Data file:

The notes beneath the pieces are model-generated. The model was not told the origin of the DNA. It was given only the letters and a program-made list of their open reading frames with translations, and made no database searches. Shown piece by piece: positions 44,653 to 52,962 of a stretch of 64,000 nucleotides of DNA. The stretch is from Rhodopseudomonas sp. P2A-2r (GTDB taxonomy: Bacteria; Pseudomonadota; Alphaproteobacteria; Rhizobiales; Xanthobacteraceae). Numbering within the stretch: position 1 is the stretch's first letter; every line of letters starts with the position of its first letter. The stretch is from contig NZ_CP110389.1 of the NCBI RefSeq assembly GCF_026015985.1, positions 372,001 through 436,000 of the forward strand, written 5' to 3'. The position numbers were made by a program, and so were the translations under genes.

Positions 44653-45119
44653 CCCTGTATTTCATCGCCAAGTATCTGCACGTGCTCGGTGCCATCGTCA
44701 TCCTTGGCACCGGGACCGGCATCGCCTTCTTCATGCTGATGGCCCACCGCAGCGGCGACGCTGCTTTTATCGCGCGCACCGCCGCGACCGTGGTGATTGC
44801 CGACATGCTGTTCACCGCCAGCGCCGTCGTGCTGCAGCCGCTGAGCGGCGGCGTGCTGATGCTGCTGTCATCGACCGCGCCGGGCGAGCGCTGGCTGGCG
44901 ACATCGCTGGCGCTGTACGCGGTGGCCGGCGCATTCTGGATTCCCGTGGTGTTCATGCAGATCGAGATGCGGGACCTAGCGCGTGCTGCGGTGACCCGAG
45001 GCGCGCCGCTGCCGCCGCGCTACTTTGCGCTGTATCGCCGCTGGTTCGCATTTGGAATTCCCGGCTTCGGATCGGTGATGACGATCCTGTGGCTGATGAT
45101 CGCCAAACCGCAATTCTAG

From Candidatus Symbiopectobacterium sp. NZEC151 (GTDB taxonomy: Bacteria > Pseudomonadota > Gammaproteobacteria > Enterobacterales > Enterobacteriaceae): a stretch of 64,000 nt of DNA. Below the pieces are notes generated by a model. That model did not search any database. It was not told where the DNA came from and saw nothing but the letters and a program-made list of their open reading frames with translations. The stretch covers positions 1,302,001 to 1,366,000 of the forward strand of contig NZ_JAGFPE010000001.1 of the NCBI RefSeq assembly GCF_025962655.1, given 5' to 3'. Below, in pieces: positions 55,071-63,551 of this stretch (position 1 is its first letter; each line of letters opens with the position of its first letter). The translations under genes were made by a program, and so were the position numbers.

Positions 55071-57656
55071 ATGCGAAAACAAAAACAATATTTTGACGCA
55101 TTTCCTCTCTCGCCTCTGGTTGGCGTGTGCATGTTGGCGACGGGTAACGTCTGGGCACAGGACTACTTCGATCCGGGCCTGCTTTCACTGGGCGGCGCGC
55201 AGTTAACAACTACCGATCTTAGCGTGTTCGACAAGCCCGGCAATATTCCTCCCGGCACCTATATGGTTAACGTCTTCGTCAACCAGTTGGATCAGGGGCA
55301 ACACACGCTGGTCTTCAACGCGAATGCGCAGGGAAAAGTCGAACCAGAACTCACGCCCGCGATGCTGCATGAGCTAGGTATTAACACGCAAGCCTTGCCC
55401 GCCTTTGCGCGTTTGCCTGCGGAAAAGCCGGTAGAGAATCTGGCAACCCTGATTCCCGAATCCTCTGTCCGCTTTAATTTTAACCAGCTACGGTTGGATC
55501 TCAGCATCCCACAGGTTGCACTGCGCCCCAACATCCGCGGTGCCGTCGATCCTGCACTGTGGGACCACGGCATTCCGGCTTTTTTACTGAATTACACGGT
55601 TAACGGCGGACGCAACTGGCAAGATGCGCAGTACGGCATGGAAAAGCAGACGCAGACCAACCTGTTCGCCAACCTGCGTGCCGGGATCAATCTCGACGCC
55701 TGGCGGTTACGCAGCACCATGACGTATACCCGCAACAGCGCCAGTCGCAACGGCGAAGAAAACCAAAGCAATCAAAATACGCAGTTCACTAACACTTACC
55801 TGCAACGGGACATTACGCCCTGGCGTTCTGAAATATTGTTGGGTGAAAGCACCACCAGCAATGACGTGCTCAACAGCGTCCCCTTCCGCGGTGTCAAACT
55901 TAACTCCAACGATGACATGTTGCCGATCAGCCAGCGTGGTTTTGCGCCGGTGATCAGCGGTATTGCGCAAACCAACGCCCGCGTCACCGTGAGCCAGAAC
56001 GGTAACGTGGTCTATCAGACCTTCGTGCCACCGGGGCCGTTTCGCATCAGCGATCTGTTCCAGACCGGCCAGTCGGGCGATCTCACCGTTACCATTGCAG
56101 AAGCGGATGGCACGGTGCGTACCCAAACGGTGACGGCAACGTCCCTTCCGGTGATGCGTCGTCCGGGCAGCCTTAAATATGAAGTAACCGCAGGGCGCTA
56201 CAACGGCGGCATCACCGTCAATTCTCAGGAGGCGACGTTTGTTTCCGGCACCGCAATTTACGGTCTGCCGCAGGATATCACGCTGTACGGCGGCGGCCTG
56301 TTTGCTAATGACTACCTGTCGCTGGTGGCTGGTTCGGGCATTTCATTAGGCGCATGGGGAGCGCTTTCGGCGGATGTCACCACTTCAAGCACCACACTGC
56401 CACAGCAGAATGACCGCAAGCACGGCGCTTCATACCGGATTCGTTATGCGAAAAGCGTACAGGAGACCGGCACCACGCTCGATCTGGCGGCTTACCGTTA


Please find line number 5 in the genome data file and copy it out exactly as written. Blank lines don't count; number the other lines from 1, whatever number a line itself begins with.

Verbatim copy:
44801 CGACATGCTGTTCACCGCCAGCGCCGTCGTGCTGCAGCCGCTGAGCGGCGGCGTGCTGATGCTGCTGTCATCGACCGCGCCGGGCGAGCGCTGGCTGGCG